Managing Workflow with Google Sites and Google Classroom

Many teachers battle with the decision of whether to use Google Sites or Google Classroom. In my opinion, it is not a question of either or, it is a question of how we can use them both to manage workflow efficiently and in a way that will transform the learning for our students. Besides, ask yourself this question: Would Google create two products that do the same thing?

So how can Google Classroom and Google Sites coexist?  I believe that the answer is best summarised as Google Sites being used for course specific resources and Google Classroom being used for class specific resources.

Google Sites 

Google Sites give teachers the opportunity to have all of their resources readily available so students can use them to learn. This creates the opportunity to transform learning by allowing learning to be accessible anytime and any place. Moreover, Google Sites also allows teachers to easily differentiate learning opportunities by having the site structured in a way that students can access learning at multiple levels, therefore allowing students to work at a level and pace that is suitable to their learning needs.

For example, the Algebra Site below never mentions any age level. It is structured in a way that students can access the learning objectives that they need to based on curriculum levels. Each learning objective in the drop-down tabs will link to its own page where there are links to video instructions, text-based instructions, interactive learning activities that offer real-time feedback and often a game based on that skill. With this structure, students have the opportunity to view, listen or read the instructions on how to do a certain skill. They can then practice the skill before playing an engaging game to reinforce the skill.

Importantly, if teachers can create multi-level sites such as the example above, it lends itself to teachers collaborating on the same site. As the levels will be relevant to many year groups, then all of the year groups should use the same website. This means teachers can work smarter by allocating various learning levels to certain groups of teachers to create.

The key to the Google Sites is that they are course specific. This means that they can be used again for the following school year (with a little bit of tinkering as we should always be looking to improve). Therefore, whilst it does take some time and effort to create a multi-level Google Site, it should become an amazing resource that can be used over and over by multiple teachers and students for years to come.

Google Classroom

Google Classroom is an amazing tool that all teachers using the Google Suite for Education should use. Google Classroom has been set-up to be class specific and teachers should have a Google Classroom for each class. So how does this tie in with the Google Site? When creating announcements or assignments in Google Classroom, I would often be linking to pages on my Google Site. Therefore students can click on a link that goes straight to the various activities that they need to learn and practice a certain skill. Over and above linking to the Google Site, Google Classroom should be used for activities that are specific to that class at the point in time. For example, collecting data using a Google Form. This is class specific and would not be much use having on a Google Site as we would not want students in future years filling out the same Google Form (rather we would make a copy of the Google Form to use it for a new class). Online classroom discussions are another example of something that would be class specific and therefore sent out via Google Classroom. Sending out an assignment or a template to work on will be specific to the class and Google Classroom does that extremely well (especially with the ‘make a copy for each student’ option).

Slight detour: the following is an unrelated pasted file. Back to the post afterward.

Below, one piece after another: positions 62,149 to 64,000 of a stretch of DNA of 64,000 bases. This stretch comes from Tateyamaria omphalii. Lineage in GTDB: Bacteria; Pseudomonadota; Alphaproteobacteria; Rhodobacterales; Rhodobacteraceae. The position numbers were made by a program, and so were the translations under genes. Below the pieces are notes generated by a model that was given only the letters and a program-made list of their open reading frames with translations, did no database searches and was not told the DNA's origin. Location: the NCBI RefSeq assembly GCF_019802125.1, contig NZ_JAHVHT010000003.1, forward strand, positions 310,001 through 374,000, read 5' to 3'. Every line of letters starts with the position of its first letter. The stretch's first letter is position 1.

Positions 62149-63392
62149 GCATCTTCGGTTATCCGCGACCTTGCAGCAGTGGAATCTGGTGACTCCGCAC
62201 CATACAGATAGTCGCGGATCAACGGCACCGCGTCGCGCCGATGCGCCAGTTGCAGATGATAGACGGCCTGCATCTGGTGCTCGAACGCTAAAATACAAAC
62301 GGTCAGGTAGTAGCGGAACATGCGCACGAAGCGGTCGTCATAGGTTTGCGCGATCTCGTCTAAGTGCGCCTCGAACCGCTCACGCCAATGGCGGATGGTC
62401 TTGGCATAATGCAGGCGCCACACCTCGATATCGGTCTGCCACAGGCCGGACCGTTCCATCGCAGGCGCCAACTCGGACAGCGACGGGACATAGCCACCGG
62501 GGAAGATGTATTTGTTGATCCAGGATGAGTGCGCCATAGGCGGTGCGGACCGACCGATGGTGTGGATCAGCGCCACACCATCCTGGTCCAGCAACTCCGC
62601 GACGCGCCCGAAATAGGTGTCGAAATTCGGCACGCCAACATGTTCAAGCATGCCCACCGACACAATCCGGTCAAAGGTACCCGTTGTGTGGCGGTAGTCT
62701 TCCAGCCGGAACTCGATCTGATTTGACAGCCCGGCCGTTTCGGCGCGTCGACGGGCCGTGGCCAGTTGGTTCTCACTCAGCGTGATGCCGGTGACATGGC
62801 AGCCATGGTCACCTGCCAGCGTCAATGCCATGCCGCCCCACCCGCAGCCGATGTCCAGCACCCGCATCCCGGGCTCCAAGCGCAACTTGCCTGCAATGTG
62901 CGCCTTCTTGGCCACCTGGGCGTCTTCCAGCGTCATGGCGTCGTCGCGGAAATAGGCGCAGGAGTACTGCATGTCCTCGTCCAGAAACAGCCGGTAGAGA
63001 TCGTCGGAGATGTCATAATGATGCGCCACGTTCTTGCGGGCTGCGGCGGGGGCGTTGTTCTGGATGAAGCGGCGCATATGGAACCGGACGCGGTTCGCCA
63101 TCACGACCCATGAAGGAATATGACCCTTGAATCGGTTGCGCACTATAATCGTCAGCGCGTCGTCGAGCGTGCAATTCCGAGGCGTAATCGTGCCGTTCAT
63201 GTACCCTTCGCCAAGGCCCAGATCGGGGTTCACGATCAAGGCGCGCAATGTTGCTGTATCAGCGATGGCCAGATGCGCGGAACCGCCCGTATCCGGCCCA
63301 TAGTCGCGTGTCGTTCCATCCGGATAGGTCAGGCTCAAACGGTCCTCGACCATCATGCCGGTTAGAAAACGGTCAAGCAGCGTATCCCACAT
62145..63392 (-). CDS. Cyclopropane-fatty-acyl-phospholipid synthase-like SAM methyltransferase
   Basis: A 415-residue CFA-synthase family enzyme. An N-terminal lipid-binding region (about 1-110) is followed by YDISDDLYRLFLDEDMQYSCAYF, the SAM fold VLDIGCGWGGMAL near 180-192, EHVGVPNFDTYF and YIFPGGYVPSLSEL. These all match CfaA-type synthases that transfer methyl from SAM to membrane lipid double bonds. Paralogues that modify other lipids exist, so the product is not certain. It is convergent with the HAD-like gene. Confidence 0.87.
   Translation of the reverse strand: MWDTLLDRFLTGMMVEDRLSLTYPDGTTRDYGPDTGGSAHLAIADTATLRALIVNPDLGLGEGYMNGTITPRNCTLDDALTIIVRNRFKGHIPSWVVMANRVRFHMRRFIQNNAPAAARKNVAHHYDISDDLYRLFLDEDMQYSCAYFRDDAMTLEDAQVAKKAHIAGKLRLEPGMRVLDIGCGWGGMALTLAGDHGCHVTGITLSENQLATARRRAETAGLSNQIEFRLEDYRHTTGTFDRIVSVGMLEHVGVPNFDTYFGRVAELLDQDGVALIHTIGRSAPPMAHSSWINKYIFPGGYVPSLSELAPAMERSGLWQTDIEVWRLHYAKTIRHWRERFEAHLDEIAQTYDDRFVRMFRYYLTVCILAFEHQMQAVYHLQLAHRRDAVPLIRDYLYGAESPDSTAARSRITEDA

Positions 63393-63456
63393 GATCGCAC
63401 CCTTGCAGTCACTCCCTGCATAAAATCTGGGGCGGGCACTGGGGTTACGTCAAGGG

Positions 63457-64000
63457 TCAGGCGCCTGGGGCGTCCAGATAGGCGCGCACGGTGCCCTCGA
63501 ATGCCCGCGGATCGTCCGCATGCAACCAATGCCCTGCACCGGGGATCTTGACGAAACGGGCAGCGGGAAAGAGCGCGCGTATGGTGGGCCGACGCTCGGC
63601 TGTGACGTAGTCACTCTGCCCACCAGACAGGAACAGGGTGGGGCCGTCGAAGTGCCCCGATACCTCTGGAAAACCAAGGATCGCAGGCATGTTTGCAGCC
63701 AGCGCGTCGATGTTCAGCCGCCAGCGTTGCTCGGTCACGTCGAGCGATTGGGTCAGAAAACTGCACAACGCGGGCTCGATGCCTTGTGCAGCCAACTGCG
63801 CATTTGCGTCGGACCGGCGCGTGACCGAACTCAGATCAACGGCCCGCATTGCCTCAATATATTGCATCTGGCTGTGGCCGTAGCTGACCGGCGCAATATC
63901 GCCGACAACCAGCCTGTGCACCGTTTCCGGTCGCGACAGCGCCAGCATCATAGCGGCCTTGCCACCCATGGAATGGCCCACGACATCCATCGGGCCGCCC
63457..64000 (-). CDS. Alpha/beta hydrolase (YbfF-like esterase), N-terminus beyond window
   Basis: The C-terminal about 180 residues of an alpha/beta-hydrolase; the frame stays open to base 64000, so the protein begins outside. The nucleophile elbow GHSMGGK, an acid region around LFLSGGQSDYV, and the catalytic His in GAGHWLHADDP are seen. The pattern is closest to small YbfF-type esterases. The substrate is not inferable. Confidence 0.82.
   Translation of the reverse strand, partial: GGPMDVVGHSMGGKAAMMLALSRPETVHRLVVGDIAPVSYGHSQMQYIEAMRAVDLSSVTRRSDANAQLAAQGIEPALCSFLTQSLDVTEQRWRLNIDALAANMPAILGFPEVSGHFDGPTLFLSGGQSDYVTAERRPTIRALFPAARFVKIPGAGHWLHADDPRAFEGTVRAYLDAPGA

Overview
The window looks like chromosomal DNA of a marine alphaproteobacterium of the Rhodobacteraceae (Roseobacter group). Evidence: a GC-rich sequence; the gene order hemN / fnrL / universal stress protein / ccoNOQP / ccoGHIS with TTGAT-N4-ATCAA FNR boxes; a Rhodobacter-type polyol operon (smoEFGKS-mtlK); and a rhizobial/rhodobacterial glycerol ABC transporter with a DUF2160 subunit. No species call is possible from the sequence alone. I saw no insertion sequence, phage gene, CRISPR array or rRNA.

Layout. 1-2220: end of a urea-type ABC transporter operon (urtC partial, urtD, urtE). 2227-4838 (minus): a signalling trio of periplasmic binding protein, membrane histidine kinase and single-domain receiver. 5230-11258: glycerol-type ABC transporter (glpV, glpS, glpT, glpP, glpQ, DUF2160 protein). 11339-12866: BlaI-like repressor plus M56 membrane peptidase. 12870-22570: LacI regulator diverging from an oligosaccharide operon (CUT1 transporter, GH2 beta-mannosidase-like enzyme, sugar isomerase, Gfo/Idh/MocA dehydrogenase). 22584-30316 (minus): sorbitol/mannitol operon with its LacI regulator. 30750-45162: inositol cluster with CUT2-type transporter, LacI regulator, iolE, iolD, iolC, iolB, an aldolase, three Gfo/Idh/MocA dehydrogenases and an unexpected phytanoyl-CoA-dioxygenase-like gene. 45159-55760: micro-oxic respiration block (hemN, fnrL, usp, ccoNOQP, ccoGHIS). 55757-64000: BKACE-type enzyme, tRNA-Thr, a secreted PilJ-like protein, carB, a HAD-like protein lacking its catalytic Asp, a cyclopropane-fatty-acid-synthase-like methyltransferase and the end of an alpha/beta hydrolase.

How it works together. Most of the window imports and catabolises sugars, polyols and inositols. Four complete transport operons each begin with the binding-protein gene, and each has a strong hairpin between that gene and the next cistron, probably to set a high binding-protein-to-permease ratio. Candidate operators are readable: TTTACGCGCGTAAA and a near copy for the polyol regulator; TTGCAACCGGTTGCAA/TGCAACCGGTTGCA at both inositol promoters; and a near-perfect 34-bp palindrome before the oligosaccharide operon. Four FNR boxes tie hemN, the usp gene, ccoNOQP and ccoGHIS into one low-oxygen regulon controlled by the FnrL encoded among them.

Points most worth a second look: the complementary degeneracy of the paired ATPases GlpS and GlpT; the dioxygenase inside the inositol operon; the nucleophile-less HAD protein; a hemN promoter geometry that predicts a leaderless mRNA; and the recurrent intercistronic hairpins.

In summary, when creating your Google Site and using your Google Classroom, ask yourself whether that work is specific to that class or is it something that can be used time and again in future years. If it is specific to the class, then that activity should go straight into Google Classroom. If it is something that can be used time and again, then put that on you Google Site and link to it in your Google Classroom when you need to. If teachers can manage the workflow for students using both Google Sites and Google classroom as outlined above, we really have the opportunity to not only become more efficient through working collaboratively, we also have the opportunity to transform learning for our students by allowing them to work anywhere, anytime and at any pace.

 

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  • Carl Lindeberg

    Interesting differentiation of Sites and Classroom but…
    Besides, ask yourself this question: Would Google create two products that do the same thing?” Gmail/Inbox? Duo/Allo/Hangouts? Maps/Waze/Earth? To mention a few.

    • Sam Gibson

      Yeah good point Carl. I suppose I should rephrase that to be specific to the Google Suite for Education. All of the tools within the Google Suite serve a different purpose and in my opinion, the differences that I have outlined in this article are how I believe that both Google Classroom and Google Sites would work well together. Too many teachers think it is either or, I think we need to utilise the benefits of both and they should coexist in the classroom.

      • Carl Lindeberg

        I totally agree Sam and I didn’t intend to point fingers. Rather a frustration towards Google for their love of inventing rather then implementing. Mind you, they have come up with a couple of great services that way… 😉

        I have never seen Sites and Classroom as either or and it surprises me that one could. As you say, the work brilliant side by side – information and assignments.